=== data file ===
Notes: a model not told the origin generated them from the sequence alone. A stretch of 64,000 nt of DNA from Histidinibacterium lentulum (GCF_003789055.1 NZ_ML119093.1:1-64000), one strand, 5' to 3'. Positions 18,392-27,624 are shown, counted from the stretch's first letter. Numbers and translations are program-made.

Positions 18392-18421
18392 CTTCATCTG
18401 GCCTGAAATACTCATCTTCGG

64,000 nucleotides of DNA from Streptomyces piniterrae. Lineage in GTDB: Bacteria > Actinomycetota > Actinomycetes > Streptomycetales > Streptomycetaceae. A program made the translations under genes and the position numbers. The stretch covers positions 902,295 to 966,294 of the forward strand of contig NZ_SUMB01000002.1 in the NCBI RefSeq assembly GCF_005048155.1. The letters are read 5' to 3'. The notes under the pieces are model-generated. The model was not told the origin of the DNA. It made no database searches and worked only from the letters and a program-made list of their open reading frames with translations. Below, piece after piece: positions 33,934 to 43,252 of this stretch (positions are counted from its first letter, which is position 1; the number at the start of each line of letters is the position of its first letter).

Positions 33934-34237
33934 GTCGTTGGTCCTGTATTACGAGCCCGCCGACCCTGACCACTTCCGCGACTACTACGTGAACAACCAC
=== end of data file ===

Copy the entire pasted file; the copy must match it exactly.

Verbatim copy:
Notes: a model not told the origin generated them from the sequence alone. A stretch of 64,000 nt of DNA from Histidinibacterium lentulum (GCF_003789055.1 NZ_ML119093.1:1-64000), one strand, 5' to 3'. Positions 18,392-27,624 are shown, counted from the stretch's first letter. Numbers and translations are program-made.

Positions 18392-18421
18392 CTTCATCTG
18401 GCCTGAAATACTCATCTTCGG

64,000 nucleotides of DNA from Streptomyces piniterrae. Lineage in GTDB: Bacteria > Actinomycetota > Actinomycetes > Streptomycetales > Streptomycetaceae. A program made the translations under genes and the position numbers. The stretch covers positions 902,295 to 966,294 of the forward strand of contig NZ_SUMB01000002.1 in the NCBI RefSeq assembly GCF_005048155.1. The letters are read 5' to 3'. The notes under the pieces are model-generated. The model was not told the origin of the DNA. It made no database searches and worked only from the letters and a program-made list of their open reading frames with translations. Below, piece after piece: positions 33,934 to 43,252 of this stretch (positions are counted from its first letter, which is position 1; the number at the start of each line of letters is the position of its first letter).

Positions 33934-34237
33934 GTCGTTGGTCCTGTATTACGAGCCCGCCGACCCTGACCACTTCCGCGACTACTACGTGAACAACCAC